Firstly, you have to self-assess the business model to choose the right courrier.
Choosing a courier service depends on the size of the business you own.
If your store issues a small number of daily orders, you can also deliver them yourself - this will definitely be cheaper and the package will be ready for delivery sooner. However, store owners need to have the processing capacity to deliver these packages.
Secondly, you should choose a courier company with many warehouses
Each courrier will have a different shipping fee for the same order to the same location. For example, transporter A has a warehouse in Sunderland while transporter B only has a warehouse in Newcastle -> if the buyer wants to pick up the packages at Raich Carter sports center, they can choose a courier and compare costs. At that time, the buyer will easily see that choosing A is more beneficial for them because the shipping cost of A is more competitive than that of B.
Thirdly, please don’t forget choose a company with cargo insurance
You should also check to see if the given carrier covers the packages, or do it yourself. Usually, insurance is included in the price of the specified value of the order, but it is worth checking and can cover packages, especially in the case of expensive luxury goods.
Finally, shipping time is the most important factor.
Each carrier has different policies and regulations when dealing with stores.
Not every carrier will come to your store to pick up your order every day or as soon as you finish packing your orders.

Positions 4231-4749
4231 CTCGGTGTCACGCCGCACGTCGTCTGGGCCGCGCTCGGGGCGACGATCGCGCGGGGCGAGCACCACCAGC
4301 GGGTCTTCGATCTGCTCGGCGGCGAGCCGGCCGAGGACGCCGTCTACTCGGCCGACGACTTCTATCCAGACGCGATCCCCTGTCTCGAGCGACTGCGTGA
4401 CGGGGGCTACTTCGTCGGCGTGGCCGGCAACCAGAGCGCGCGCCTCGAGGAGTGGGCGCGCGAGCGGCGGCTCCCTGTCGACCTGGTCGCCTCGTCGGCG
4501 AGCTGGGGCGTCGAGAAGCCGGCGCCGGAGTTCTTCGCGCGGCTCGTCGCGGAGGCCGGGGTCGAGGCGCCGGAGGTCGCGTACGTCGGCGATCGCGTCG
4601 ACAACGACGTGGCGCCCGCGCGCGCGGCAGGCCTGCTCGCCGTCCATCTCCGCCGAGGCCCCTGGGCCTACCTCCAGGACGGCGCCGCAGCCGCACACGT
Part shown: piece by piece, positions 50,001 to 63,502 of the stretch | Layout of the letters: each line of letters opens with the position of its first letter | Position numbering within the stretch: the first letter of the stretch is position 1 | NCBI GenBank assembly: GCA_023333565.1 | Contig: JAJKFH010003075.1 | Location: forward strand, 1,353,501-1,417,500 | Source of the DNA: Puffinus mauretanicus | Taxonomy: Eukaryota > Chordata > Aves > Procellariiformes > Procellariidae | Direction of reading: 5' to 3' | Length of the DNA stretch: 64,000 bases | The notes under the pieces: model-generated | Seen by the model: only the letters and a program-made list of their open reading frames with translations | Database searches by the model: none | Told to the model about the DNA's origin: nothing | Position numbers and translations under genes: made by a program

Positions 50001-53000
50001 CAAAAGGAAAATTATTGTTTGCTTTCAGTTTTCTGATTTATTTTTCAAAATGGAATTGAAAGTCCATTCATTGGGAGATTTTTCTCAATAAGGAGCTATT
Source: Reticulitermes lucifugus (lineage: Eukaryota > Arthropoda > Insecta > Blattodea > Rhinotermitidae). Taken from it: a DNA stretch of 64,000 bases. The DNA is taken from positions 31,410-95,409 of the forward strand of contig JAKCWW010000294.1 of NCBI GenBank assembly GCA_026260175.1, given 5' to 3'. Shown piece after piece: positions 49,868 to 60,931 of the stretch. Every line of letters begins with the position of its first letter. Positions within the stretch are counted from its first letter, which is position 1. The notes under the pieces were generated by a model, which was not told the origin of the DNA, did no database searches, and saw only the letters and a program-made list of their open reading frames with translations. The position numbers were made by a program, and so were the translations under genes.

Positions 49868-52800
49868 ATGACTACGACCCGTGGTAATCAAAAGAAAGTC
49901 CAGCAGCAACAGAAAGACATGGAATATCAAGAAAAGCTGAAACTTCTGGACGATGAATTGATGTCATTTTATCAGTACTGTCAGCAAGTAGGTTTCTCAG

How often they come to the store to collect orders depends on how many orders you have daily or weekly. They have many reasons to maintain this regulation/habit. They have to arrange and coordinate each stage of work (saving time, personnel, vehicle type, time frame, and fuel for collection) because the stores are often not concentrated on the same street and are not the same time frame to complete packing orders.
In the customer service industry, it's perhaps not surprising that you're constantly receiving complaints about mistakes that aren't yours. However, now you can completely overcome that by using tools that support your work.
Usually, shipping companies have a table of fees and estimated shipping times, but in practice store owners need to clarify this clause in the contract about the expected shipping date as well as the limit of errors offense. This will reduce the percentage of customers who are not satisfied just because the delivery time is 1-3 days longer than they expected.
Another way, display estimated shipping date information on your website everywhere so that buyers are aware that the expected shipping date is different when they choose different carriers and times receiving goods when it is only "estimated" only. If there are cases where the courier does not deliver the goods on time as promised in the contract, you will not have to face trouble or hear complaints from buyers.